People sometimes ask me what’s the key to remaining happily married. Jeff and I have been married nearly 19 years. We’ve been through a lot together. Now I could tell them that marriage is more than a contract, it’s a covenant between you and God.  Or I could tell them that marriage isn’t about your feelings or someone else making you happy; it’s about you making your spouse happy.

But the one thing I like to point to, is the plaque that hangs in my laundry room. It is rumored to be excerpted from a 1950’s high school home economics textbook. Maybe you’ve seen it before. For those of us who may have missed that class, here is marital advice to live by.

How to be a Good Wife
HAVE DINNER READY: Plan ahead, even the night before, to have a delicious meal on time. This is a way to let him know that you have been thinking about him and are concerned with his needs. Most men are hungry when they come home, and having a good meal ready is part of the warm welcome that is needed. (‘Planning ahead’ is key. I once served Jeff  microwave popcorn for dinner. In my defense, I opened the bag and poured it into a bowl.)
PREPARE YOURSELF: Take fifteen minutes to rest so that you will be refreshed when he arrives. He has just been with a lot of work-weary people. Be a little gay and a little more interesting. His boring day may need a lift. Greet him with a smile. (If I were a little “gay,” I’m sure I ‘d also be a little more interesting.)
CLEAR AWAY THE CLUTTER: Make one last trip though the main part of the house just before your husband arrives, gathering up children’s books and toys, papers, etc. Then run a dust cloth over the tables. Your husband will feel he has reached a haven of rest and order, and it will give you lift too. ( We have two teen-aged sons and a preteen. Enough said.)
PREPARE THE CHILDREN: If they are small, wash their hands and faces and comb their hair. They are his little treasures and he would like to see them playing the part. (See prior comment.)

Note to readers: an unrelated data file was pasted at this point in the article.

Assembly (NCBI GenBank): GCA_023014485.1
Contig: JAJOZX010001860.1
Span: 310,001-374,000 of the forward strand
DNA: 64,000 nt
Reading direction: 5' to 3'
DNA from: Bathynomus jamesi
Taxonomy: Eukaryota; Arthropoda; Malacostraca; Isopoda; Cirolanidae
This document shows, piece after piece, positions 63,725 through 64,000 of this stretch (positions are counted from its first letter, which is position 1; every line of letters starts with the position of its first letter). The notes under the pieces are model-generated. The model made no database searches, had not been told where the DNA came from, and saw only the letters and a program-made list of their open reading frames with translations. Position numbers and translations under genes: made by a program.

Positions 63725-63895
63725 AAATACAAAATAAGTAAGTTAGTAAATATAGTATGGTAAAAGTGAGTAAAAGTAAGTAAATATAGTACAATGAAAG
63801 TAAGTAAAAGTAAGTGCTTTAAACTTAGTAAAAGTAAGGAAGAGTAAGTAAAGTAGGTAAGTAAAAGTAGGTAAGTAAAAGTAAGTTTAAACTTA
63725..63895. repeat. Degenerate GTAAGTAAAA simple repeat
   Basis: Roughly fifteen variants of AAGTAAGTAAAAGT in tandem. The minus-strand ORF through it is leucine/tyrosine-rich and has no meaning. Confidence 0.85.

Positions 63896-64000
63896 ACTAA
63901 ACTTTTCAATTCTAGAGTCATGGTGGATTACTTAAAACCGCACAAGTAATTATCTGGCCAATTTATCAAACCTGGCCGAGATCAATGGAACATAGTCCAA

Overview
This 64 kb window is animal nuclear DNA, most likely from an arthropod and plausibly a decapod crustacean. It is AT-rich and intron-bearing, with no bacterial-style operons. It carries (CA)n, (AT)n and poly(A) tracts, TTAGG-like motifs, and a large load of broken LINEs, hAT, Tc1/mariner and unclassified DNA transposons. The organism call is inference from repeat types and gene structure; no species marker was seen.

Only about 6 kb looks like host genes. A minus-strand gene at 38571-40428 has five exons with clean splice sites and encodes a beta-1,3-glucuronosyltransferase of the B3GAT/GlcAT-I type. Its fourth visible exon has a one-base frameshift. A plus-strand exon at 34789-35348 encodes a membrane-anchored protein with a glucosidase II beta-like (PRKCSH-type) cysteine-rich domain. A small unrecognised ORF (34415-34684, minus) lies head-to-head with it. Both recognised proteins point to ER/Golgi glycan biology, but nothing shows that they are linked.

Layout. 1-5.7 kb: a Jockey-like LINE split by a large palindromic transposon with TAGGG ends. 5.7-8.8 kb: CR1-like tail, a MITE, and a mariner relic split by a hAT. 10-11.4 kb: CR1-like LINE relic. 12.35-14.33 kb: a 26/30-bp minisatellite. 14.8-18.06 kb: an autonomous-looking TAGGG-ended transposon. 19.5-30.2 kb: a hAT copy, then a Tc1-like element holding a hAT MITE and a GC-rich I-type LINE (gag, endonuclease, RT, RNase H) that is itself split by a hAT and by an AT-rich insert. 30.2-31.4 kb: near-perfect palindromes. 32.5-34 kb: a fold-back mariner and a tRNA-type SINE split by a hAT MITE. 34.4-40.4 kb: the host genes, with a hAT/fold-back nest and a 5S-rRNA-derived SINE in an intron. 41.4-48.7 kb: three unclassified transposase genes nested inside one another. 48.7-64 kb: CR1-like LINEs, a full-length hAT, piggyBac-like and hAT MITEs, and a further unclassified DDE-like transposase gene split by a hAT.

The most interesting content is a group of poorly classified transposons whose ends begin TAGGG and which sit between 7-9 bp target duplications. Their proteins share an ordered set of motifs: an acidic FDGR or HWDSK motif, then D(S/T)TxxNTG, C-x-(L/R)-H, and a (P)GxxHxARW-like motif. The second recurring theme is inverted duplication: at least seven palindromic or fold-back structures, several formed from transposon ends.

MINIMIZE ALL NOISE: At the time of his arrival, eliminate all noise from the washer, dryer, or vacuum. Encourage the children to be quiet. (So, you DON’T want me to clean the house?)
SOME “DO NOT’S”: Don’t greet him with problems and complaints. Don’t complain if he is late for dinner. Count this as a minor problem compared to what he might have gone through that day. (Question: When do I get to complain? If you couldn’t tell – I’m complaining right now.)
MAKE HIM COMFORTABLE: Have a cool or warm drink ready for him. Have him lean back in a comfortable chair or suggest that he lie down in the bedroom. Arrange his pillow and offer to take off his shoes. Speak in a low, soothing voice. Allow him to relax and unwind. (Why don’t you just say –  and get undressed.)
LISTEN TO HIM: You may have a dozen things to tell him, but the moment of his arrival is not the time. Let him talk first. (Or  enjoy the sound of crickets chirping.)
MAKE THE EVENING HIS: Never complain if he doesn’t take you to dinner or to other entertainment. Instead, try to understand his world of strain and pressure and his need to unwind and relax. (Better to make the evening ‘his’ than the ‘Evening News’.)

Okay, I actually agree with that last one. That is my  goal. The other recommendations are more like fantasies.